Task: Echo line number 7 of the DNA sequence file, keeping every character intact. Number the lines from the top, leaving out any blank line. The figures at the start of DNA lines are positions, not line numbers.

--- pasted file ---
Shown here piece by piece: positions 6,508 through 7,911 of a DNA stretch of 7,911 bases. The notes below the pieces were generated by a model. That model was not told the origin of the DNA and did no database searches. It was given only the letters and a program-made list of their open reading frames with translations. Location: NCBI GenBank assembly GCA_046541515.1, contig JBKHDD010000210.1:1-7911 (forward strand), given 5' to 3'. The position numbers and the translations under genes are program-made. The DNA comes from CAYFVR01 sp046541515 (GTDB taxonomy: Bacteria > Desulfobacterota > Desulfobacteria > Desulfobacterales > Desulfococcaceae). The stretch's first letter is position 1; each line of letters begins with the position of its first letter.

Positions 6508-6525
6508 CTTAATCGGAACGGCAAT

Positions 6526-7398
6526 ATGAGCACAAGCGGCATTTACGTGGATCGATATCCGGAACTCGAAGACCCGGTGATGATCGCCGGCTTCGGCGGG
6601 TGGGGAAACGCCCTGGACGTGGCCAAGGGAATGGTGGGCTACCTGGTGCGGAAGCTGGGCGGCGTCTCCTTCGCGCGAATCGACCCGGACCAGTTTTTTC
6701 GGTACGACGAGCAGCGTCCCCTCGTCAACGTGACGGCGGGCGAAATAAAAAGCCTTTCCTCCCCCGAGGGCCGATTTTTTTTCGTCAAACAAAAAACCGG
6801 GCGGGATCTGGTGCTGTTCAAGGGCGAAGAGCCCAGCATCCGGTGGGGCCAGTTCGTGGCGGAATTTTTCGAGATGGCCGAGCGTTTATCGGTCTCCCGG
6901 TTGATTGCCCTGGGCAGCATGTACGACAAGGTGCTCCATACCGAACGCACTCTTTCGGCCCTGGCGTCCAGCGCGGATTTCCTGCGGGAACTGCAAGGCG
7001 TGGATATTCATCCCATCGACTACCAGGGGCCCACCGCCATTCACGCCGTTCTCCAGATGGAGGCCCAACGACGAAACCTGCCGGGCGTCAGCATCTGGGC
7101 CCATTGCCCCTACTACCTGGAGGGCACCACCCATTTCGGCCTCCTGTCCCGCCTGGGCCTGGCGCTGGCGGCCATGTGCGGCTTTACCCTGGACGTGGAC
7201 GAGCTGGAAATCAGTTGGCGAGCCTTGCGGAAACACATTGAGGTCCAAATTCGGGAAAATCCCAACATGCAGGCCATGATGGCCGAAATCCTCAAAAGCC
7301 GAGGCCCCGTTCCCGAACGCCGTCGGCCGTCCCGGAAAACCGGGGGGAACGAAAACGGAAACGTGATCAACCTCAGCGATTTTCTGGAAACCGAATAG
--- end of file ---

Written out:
6701 GGTACGACGAGCAGCGTCCCCTCGTCAACGTGACGGCGGGCGAAATAAAAAGCCTTTCCTCCCCCGAGGGCCGATTTTTTTTCGTCAAACAAAAAACCGG